Pre­scrip­tion medicine col­lec­tion set for Satur­day

Newark Post - - LOCAL NEWS - By JOSH SHAN­NON jshan­non@ches­

Lo­cal, state and fed­eral of­fi­cials are team­ing up this week­end in an at­tempt to keep left­over pre­scrip­tion drugs from fall­ing into the wrong hands.

Satur­day marks one of two drug take-back days spon­sored each year by the Drug En­force­ment Agency and lo­cal po­lice de­part­ments and health de­part­ments. The pro­gram al­lows peo­ple to dis­pose of medicine for free, with no ques­tions asked.

Dozens of drop-off lo­ca­tions in Delaware will be open be­tween 10 a.m. and 2 p.m. Satur­day. Lo­ca­tions in the Ne­wark area in­clude:

• Ne­wark Po­lice De­part­ment, 220 S. Main St.

• Univer­sity of Delaware – Lau­rel Hall, 282 The Green

• Chris­tiana Care Sur­gi­cal Cen­ter, 4755 Ogle­town Stan­ton Road

• Delaware State Po­lice Troop 2, 100 La Grange Ave.

• Wal­greens, 1120 Pu­laski High­way

Both the Ne­wark Po­lice De­part­ment and Wal­greens have per­ma­nent drop-off boxes that are ac­ces­si­ble dur­ing nor­mal busi­ness hours.

Of­fi­cials say dis­pos­ing medicine cor­rectly is im­por­tant be­cause it pre­vents it from pol­lut­ing wa­ter – as can hap­pen if medicine is flushed down the toi­let – or fall­ing into the hands of ad­dicts.

“We must view ad­dic­tion as the chronic dis­ease it is. We can all im­prove the safety of our homes and com­mu­ni­ties by prop­erly dis­pos­ing of un­used medicines,” Delaware De­part­ment of Health and So­cial Ser­vices Sec­re­tary Dr. Kara Odom Walker said in a state­ment. “Na­tional stud­ies show that al­most two-thirds of peo­ple who mis­use pre­scrip­tion drugs get them from friends and fam­ily, in­clud­ing by raid­ing medicine cab­i­nets, purses and draw­ers.”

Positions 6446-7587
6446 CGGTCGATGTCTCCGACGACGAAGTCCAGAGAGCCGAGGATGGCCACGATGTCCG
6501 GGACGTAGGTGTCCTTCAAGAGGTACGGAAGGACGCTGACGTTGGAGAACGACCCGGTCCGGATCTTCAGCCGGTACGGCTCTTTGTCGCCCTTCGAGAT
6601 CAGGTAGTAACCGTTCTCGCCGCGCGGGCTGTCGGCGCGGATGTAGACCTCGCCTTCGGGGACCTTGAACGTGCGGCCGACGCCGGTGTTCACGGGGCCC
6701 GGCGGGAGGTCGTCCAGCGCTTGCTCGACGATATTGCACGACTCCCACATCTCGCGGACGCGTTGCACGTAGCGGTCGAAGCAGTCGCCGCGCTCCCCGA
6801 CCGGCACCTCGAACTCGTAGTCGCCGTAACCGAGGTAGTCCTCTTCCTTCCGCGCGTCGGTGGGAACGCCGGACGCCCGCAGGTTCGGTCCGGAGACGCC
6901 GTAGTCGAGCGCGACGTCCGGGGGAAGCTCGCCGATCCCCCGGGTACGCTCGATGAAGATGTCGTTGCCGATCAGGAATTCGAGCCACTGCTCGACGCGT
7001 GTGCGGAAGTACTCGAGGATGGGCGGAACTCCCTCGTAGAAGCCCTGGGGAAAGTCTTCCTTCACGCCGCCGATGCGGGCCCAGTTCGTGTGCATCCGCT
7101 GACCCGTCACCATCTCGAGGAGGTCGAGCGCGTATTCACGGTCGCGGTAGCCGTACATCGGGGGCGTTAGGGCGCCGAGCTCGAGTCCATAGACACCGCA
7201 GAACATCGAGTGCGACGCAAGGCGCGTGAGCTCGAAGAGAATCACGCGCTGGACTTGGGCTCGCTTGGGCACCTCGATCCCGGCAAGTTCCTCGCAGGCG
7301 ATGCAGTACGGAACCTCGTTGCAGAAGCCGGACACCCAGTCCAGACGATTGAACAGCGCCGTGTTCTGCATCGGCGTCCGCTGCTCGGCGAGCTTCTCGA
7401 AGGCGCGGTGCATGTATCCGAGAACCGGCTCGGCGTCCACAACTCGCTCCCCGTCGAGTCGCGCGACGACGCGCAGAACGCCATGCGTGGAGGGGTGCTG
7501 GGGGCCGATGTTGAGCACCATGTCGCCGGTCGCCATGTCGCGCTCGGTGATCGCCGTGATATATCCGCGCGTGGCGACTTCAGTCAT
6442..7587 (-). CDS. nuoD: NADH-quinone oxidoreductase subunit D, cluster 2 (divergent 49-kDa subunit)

In 2016, 308 peo­ple died in Delaware from drug over­doses com­pared to 228 in 2015 and 222 in 2014. Up to 80 per­cent of Delaware’s drug over­doses in­volve one or more pre­scrip­tion med­i­ca­tions, ac­cord­ing to DHSS.

“We know that pre­scrip­tion drugs are of­ten a gate­way to il­le­gal drugs,” Delaware At­tor­ney Gen­eral Matt Denn said in a state­ment. “En­sur­ing that pre­scrip­tion drugs do not end up in the wrong hands is there­fore an im­por­tant part of our ef­fort to ad­dress Delaware’s opi­oid epi­demic. Preven­tion, treat­ment and law en­force­ment are all crit­i­cal parts of this fight.”

Last year, Ne­wark col­lected more than 1,800 pounds of medicine for de­struc­tion dur­ing events in the spring and fall.

“Re­mov­ing un­wanted pre­scrip­tion drugs from our com­mu­nity is an im­por­tant pub­lic safety mea­sure and we’re com­mit­ted to help­ing the DEA in this en­deavor,” Ne­wark Po­lice Chief Paul Tier­nan said in a state­ment. “The amount of med­i­ca­tion we are able to col­lect un­der­scores the value of par­tic­i­pat­ing in th­ese events.”

Drugs for dis­posal must be in a con­tainer such as a pill bot­tle, box, blis­ter pack or zipped plas­tic bag, with per­sonal in­for­ma­tion re­moved. Liq­uid med­i­ca­tions must be in their orig­i­nal con­tain­ers. Nee­dles, aerosols, bio­haz­ard ma­te­ri­als, med­i­cal equip­ment and bat­ter­ies will not be ac­cepted.


The drug col­lec­tion box in the lobby of the Ne­wark Po­lice De­part­ment is avail­able for any­one to drop of pre­scrip­tions, pre­scrip­tion patches, med­i­ca­tions, oint­ments, vi­ta­mins, sam­ples and pet med­i­ca­tion.

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